If a person is swerving all over the road, I don't give a damn why, he needs to be pulled of the road and have his license pulled until he learns to drive. The same for those who follow too close, obstruct traffic, and the like.
Yes. Because these aren't wildly arbitrary standards that would most definitely be selectively and (hopefully, although probably not) arbitrarily enforced.
...or the 300 pound guy who can probably drink four beers over the 'average' number of three and still be safe to drive
Since legislation is written in term of BAC and not in terms of "how many beers you had tonight," this is a non-issue. Also, even someone who weights 300 pounds would be close to/over
What ever happened to innocent until proven guilty? Those fundamental rights have been taken away
I understand why people who don't really care about the bill of rights evoke it in every single discussion -- it's a cheap rhetorical device that appeals to American populism, so that rational discourse becomes unequivocally associated with intellectual/authoritarian/nazi/commie attacks on fundamental rights.* But if you really are concerned with the right to due process, it's not a good call to insinuate that industry regulation is a dire threat to due process. You're just contributing to misinformation and confusion.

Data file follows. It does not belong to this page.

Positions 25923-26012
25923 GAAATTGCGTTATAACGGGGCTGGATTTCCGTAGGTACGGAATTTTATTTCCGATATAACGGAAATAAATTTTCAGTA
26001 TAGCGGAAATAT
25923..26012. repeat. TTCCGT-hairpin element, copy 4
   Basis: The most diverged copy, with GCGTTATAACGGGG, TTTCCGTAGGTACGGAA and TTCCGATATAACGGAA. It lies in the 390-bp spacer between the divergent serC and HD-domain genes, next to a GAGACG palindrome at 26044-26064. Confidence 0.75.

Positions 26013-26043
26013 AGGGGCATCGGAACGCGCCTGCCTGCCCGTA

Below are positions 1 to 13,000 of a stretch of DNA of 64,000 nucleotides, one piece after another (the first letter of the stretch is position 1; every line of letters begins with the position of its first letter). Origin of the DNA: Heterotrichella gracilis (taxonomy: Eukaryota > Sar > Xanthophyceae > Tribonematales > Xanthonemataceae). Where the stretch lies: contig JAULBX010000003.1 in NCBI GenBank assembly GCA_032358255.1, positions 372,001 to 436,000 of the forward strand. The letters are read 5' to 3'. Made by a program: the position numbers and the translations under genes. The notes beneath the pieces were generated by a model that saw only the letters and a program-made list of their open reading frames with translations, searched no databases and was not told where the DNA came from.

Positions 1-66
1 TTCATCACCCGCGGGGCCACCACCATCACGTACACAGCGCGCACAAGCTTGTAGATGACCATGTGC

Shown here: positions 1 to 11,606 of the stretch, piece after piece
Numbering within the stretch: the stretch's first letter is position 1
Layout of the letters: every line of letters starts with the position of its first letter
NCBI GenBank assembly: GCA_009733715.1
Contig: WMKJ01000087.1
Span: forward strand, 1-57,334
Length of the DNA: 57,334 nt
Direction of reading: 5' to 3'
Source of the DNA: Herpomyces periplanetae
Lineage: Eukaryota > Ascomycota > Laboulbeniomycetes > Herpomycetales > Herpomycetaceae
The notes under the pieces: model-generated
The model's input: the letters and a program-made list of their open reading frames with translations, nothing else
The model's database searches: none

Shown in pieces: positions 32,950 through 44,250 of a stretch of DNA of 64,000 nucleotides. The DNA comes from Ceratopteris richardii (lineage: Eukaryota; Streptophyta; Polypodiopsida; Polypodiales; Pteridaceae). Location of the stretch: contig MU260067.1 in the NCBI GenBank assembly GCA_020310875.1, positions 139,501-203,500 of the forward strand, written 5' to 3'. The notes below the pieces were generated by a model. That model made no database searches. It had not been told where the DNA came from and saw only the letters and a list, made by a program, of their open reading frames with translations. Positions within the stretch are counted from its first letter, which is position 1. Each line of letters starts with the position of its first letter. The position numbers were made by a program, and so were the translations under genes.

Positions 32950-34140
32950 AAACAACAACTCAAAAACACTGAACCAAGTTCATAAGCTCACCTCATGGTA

*ie, person X: "And the nth amendment..."; person Y: "That's no what the nth amendment says, it has never said that, and none of the founding fathers ever had that intention. Also, the courts would find that laughable"; person X: See! Person Y is purposefully limiting what the nth amendment says and revising history! They be nazis!"
I thought this was part of American "First Sale" doctrine?
First Sale relates to resale rights, and (AFAIK IANAL) probably not much else. See wikipedia.
So, Microsoft can't stop you and your friends from making a non-distributed, privately used sex game for the kinect using entirely your own software and not distributing that game publically (of course, good luck with that.) If they can, that's bogus and your concerns about slippery slopes and the ability to limit freedoms are probably more justified.
All in all, I don't see much problem with this. History proves that if Microsoft gets too restrictive, both free and proprietary solutions will provide viable alternatives to those of us concerned with freedom.
They are relatively good but absolutely terrible. -- Alan Kay, commenting on Apollos